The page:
When Darth VADER took his light sabre to publisher Dorling Kindersley it was a sad day for educational multimedia. This pioneering firm set benchmarks for UK multimedia, and an absurd but tragic over-order of Star Wars books left it open to takeover by the media giant Pearson (page 4). From 2001 there will be no more new DK CD-Roms, and its extensive family distribution network has gone. Talk about killing the golden goose.
In the context of the economic forces and repositioning currently affecting the education market, however, it is small beer. Pearson has just paid $2.5 billion (pound;1.67 billion) for US testing firm National Computer Systems. While Pearson's focus is predominantly in the US, there are other, more locally astute acquisitions taking place. Granada Learning has picked up BlackCat, Letts, NFER-Nelson and Anglia Multimedia. This has extended its curriculum publishing and taken it into revision, testing and online services. Other names on its acquisition list may follow.
As firms vie for pole position on education's information superhighway (page 10), competition spirals to supply content for the National Grid for Learning. Now is a good time for education to bargain hard and squeeze prices before the dust settles, with a little help from government.
Just talk to Scottish teachers. "We don't have name and shame." "We don't have performance-related pay." It's enough to make English teachers weep.
Now Scottish inspectors are going around schools with video recorders making a recor of good practice to share with all teachers via their website, part of their generous, participatory concept of raising standards. What a contrast to the regime south of the border where they parrot "raising standards" while lowering teacher morale and sowing dissent.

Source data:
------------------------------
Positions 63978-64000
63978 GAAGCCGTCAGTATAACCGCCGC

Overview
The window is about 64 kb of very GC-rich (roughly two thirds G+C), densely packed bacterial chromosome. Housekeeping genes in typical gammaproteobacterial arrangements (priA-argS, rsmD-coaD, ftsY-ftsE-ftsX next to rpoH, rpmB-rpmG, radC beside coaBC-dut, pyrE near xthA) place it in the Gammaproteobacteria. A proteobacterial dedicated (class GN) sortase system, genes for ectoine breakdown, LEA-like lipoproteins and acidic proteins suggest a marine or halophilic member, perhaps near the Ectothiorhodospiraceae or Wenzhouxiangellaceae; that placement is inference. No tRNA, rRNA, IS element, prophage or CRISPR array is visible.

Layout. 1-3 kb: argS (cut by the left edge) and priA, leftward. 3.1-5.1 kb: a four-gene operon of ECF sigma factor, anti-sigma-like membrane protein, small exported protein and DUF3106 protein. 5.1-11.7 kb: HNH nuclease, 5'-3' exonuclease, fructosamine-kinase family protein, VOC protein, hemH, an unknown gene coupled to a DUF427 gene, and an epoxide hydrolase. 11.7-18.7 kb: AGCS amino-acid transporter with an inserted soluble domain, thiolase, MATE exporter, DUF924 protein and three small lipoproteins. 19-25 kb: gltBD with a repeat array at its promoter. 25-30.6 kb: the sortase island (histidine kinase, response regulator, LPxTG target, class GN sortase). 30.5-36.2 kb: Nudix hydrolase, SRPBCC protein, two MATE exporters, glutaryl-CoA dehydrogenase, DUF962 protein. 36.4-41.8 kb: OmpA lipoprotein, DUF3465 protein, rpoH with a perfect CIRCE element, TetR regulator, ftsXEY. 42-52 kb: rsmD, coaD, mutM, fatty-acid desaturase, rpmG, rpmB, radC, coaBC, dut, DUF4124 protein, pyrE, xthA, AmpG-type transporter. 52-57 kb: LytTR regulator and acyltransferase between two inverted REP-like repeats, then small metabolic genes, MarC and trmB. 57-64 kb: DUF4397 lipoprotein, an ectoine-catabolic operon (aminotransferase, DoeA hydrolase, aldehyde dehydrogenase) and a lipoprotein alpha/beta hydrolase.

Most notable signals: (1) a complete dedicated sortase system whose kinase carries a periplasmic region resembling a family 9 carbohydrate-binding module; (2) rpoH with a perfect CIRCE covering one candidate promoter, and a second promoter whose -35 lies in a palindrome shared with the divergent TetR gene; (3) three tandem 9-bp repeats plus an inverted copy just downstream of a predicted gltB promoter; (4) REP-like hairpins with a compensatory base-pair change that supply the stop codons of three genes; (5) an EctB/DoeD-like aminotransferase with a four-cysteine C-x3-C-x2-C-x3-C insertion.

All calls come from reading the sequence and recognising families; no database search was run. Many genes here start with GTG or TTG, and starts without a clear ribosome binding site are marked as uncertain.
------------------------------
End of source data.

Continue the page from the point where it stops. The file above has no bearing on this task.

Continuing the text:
To get a taste of the Scottish experience, it's worth visiting the Fusion 2000 conference and exhibition in Glasgow, September 26-29. If you can't get there, see our 8-page pull-out. There are 22-carat overseas speakers, like US visitors Seymour Papert and Alan Kay (page 30). You can be sure there won't be the usual suspects from the south.
Talking about suspect, both times that Online has been critical of the Teacher Training Agency and its handling of the pound;230 million ICT training scheme for teachers funded by the New Opportunities Fund (NOF), The TES has received letters from both chief executives, current and former. So the organisation is obviously aware of worries about its quality assurance mechanism at the highest level. Which is why we are puzzled that no information about the assessments of the trainers is publicly available for schools so that teachers can make the best use of their NOF funding. Can anyone out there enlighten us? Because next month's Online will give a progress report on the National Grid for Learning. Although the two projects are not umbilically linked, the NGFL project could suffer if teachers have insufficient information to make the optimum choice of NOF trainer.